Pot-friendly U.S. states won't see federal intervention
Justice Department warns Colorado and Washington to prevent distribution to minors
The U.S. government says it won't challenge the first two states that allowed recreational marijuana use from letting the practice go forward.
Colorado and Washington have been moving cautiously while waiting to see how the federal government would respond. Federal law forbids marijuana use and possession.
But last December, President Barack Obama said it does not make sense for the federal government to go after recreational drug users in a state that has legalized recreational use of small amounts of marijuana. Obama himself has admitted smoking pot when he was younger. Last week, the White House said prosecution of drug traffickers remains an important priority.
In its sweeping policy announcement Thursday, the Justice Department outlined eight priority areas for its enforcement of marijuana laws.
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They range from preventing the distribution of marijuana to minors to preventing sales revenue from going to criminal enterprises, gangs and cartels and preventing the diversion of marijuana outside of states where it is legal under state law.
Other priority enforcement areas include preventing state-authorized marijuana activity from being used as a cover for trafficking other illegal drugs, and preventing violence and the use of firearms in the cultivation and distribution of marijuana. The top areas also include preventing drugged driving, preventing growing marijuana on public land and preventing marijuana possession on federal property.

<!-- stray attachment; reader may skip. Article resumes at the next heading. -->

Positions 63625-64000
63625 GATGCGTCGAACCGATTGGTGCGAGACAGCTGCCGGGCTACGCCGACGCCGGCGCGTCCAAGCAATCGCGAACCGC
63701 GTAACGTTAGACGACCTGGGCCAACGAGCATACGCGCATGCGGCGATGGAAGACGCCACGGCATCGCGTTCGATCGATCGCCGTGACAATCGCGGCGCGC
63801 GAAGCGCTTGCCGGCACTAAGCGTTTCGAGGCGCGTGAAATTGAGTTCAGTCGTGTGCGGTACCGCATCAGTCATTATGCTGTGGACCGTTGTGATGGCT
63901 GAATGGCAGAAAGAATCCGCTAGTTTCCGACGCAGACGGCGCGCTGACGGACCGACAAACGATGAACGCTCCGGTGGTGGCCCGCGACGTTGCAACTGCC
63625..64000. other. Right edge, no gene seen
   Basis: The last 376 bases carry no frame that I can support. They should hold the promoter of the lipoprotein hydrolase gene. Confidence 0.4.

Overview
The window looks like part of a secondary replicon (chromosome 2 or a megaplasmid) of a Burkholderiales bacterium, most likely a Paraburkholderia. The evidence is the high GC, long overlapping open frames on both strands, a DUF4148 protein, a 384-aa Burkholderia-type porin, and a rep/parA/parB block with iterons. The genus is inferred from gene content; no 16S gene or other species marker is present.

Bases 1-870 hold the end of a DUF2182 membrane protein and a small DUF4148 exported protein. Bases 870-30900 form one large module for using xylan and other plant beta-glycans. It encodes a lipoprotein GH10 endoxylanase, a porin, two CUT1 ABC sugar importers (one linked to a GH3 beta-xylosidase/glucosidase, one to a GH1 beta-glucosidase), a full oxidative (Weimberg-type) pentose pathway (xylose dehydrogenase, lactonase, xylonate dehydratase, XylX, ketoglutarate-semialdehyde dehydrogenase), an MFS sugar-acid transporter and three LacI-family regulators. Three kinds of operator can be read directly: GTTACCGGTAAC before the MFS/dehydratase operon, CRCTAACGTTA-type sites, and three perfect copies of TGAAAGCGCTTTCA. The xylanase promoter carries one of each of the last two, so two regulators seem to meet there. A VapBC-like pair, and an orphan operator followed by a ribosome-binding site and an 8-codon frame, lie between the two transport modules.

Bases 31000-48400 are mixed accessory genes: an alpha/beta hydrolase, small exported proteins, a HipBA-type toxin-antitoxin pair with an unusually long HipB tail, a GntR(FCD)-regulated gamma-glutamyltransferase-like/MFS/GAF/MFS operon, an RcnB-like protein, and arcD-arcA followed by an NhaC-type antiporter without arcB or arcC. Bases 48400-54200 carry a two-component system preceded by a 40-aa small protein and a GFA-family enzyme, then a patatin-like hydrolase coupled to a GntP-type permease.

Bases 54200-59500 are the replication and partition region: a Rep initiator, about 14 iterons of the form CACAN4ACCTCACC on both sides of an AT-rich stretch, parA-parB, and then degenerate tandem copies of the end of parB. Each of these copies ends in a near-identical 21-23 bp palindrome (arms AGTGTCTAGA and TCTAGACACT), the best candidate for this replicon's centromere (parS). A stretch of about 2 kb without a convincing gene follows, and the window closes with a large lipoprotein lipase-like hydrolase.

The action, welcomed by supporters of legalization, could set the stage for more states to legalize marijuana. Alaska is scheduled to vote on the question next year, and a few other states plan similar votes in 2016.
Currently, 20 states and Washington, D.C., allow medical marijuana — a more restricted usage.
A Pew Research Center poll in March found that 60 per cent of Americans think the federal government shouldn't enforce federal anti-marijuana laws in states where its use has been approved.
Younger people, who tend to vote more Democratic, are especially prone to that view. But opponents are worried these moves will lead to more use by young people. Colorado and Washington were states that helped re-elect Obama.
"Today's announcement demonstrates the sort of political vision and foresight from the White House we've been seeking for a long time," said Ethan Nadelmann, executive director of the Drug Policy Alliance, a New York-based group. "The White House is basically saying to Washington and Colorado: Proceed with caution."
Dan Riffle of the Marijuana Policy Project, the nation's largest marijuana policy organization, called the policy change "a major and historic step toward ending marijuana prohibition" and "a clear signal that states are free to determine their own policies."
Kevin Sabet, the director of Project Smart Approaches to Marijuana, an anti-legalization group, predicted the new Justice Department policy will accelerate a national discussion about legalization because people will see its harms — including more drugged driving and higher high school dropout rates.